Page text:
Handling data in the healthcare profession can come with great risk. Medical practices must now set the protection of data as one of their highest priority because hackers have made medical organizations their number one target.
As part of the effort for medical organizations to keep their patients’ data out of the hands of cyber criminals, HIPAA compliance has become mandatory across the healthcare industry. Ensuring that the requirements are met within your healthcare organization is not just a legal requirement, it also keeps you protected from the costly effects of a data breach, including loss of client trust and thousands of dollars in non-compliance and cleanup fees.
HIPAA is the Health Insurance Portability and Accountability Act of 1996. This act was set up to safeguard sensitive medical information and ensure data remains both private and secure
With the rise in cyber attacks and threats of data breaches associated with ransomware, it has never been more important that organizations are completely compliant with the specific regulations outlined in HIPAA. Organizations who fail to meet compliance regulations could face legal consequences including patient lawsuits and non-compliance penalties.
Detailing the specific requirements that healthcare providers need to comply with to ensure patient data is protected is the HIPAA Security Rule. The Security Rule covers technical as well as non-technical standards that need to be met.
Under the rule, healthcare data should be kept private, secure, and be available at all times. The Security Rule applies to all types of medical professionals including doctors, dentists, and health insurance companies. Maintaining data integrity is crucial, as is ensuring vigilance over potential threats to data and an understanding of how data could be compromised and the ways that it can be protected.
Should your organization choose to manage its own HIPAA compliance, there needs to be sufficient expertise and the right resources in order to implement the IT and cybersecurity plans needed.
Your organization will need to have:
Managing data protection in-house will require you to have the right specialized knowledge within your organization. Most organizations lack the resources needed to achieve full compliance. A great option for businesses who don’t have the time or resources to manage compliance in-house is to outsource HIPAA compliance to a Managed Service Provider (MSP) in Alabama.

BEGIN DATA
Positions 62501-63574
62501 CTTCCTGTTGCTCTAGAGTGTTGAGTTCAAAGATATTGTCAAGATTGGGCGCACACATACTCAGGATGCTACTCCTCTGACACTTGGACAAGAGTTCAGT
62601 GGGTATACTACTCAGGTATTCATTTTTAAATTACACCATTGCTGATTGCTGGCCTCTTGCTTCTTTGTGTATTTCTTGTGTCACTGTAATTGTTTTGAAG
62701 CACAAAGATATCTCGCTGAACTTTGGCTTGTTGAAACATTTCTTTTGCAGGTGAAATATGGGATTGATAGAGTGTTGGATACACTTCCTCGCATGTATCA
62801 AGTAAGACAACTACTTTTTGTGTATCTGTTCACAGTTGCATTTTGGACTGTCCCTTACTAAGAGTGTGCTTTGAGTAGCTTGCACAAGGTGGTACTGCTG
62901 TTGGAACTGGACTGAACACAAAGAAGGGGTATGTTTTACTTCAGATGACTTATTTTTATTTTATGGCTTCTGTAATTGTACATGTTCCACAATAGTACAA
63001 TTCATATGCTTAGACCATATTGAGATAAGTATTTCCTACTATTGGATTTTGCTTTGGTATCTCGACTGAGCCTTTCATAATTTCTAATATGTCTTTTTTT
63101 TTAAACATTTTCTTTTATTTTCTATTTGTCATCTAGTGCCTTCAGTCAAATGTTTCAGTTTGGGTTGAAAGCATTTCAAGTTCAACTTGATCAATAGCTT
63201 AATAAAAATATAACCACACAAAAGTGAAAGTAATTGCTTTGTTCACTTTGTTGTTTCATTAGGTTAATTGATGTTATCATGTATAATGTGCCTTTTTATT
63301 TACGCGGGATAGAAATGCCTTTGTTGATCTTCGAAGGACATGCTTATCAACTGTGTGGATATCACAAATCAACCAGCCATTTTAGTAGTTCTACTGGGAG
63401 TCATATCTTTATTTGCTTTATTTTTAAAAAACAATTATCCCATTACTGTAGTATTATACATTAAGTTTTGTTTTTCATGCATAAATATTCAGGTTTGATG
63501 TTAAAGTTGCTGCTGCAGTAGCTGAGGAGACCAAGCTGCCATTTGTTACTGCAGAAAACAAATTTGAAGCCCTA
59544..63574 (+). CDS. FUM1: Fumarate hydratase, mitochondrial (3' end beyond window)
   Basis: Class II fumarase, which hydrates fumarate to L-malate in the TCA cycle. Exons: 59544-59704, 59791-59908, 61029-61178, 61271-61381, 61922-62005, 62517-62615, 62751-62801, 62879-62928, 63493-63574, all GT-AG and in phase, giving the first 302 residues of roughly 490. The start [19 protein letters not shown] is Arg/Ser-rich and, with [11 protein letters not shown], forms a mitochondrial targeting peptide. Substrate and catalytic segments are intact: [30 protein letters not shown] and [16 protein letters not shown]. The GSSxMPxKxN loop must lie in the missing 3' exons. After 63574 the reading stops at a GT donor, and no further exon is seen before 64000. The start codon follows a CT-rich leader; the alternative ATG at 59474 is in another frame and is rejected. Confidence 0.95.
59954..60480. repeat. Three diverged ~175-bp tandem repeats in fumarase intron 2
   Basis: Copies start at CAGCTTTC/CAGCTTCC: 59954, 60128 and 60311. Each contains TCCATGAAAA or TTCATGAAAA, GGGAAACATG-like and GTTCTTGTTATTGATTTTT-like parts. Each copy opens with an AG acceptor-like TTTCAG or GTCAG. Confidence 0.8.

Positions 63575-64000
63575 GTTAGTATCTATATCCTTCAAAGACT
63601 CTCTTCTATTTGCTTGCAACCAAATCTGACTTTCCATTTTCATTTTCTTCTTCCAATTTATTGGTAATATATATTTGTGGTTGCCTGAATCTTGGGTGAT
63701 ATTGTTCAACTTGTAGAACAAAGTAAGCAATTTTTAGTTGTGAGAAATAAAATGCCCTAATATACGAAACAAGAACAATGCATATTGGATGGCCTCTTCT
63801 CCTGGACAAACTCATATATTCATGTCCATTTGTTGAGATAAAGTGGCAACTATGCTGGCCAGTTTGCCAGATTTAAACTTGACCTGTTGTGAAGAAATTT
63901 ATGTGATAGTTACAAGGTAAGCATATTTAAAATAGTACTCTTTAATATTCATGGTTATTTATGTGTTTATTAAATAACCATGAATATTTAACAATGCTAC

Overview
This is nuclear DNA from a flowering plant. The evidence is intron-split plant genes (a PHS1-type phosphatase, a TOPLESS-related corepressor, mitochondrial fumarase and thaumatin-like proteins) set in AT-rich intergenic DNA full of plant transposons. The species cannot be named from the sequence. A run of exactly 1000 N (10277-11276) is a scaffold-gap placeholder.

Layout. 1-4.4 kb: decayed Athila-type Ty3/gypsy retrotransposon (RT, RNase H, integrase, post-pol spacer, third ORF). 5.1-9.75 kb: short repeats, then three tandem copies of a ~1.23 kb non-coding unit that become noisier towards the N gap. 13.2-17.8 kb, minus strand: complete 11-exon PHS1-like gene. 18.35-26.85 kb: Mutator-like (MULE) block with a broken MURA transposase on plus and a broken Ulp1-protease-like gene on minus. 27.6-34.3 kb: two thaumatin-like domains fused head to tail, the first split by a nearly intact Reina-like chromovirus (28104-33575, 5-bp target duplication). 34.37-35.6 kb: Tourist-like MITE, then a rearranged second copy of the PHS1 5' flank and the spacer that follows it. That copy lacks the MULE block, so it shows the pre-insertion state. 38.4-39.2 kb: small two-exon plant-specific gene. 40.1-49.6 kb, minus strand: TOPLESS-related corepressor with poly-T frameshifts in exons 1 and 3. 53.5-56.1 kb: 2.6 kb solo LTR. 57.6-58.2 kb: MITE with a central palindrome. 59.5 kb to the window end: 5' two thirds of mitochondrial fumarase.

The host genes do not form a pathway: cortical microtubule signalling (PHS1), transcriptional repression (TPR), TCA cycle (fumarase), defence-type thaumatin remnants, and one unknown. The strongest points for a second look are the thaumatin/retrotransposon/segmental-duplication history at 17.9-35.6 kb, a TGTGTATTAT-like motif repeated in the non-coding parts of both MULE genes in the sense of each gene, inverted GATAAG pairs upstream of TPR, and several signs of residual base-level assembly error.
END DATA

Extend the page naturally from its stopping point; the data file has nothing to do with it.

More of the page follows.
In fact, outsourcing your HIPAA compliance to a Managed Service Provider often proves to be the most secure option regardless of organization size or infrastructure. Relying on an MSP who has specialized experience in healthcare compliance means less risk of a data breach or legal complications within your organization.
With regular updates to HIPAA regulations and ever-changing risk profiles, making use of an outsourced MSP puts you closer to the changes in the industry legislation that you need to know about.
When you bring a Managed Service Provider on-board they will need to carry out a gap analysis. The purpose of this is to ascertain where your business is in comparison to the HIPAA requirements. This analysis will examine:
The information found in this analysis will form part of a remedial plan. The amount of time and money that will be required to bring your organization up to the level of HIPAA compliance will depend on its current situation.
In addition to devising and implementing the changes required to achieve compliance, Managed Service Providers will also monitor and maintain your cybersecurity systems. The MSP will continually carry out routine network security testing and updates in order to ensure that your organization remains secure from threats and fully HIPAA compliant at all times.
Having a Managed Service Provider will ensure that when mandatory HIPAA compliance based changes take effect, your organization will get the support it needs.
It takes an average of 287 days for security teams to identify and contain a data breach, according to the “Cost of a Data Breach 2021” report released by IBM and Ponemon Institute.
The cost of cybercrime is predicted to hit $10.5 trillion by 2025, according to the latest version of the Cisco/Cybersecurity Ventures “2022 Cybersecurity Almanac.”.
40% of businesses will incorporate the anywhere operations model to accommodate the physical and digital experiences of both customers and employees (Techvera).
Forty-three percent of attacks are aimed at SMBs, but only 14% are prepared to defend themselves (Accenture).
The three sectors with the biggest spending on cybersecurity are banking, manufacturing, and the central/federal government, accounting for 30% of overall spending (IDC).
The average cost of a data breach in the United States is $8.64 million, which is the highest in the world, while the most expensive sector for data breach costs is the healthcare industry, with an average of $7.13 million (IBM).
More than 33 billion records will be stolen by cybercriminals by 2023, an increase of 175% from 2018.
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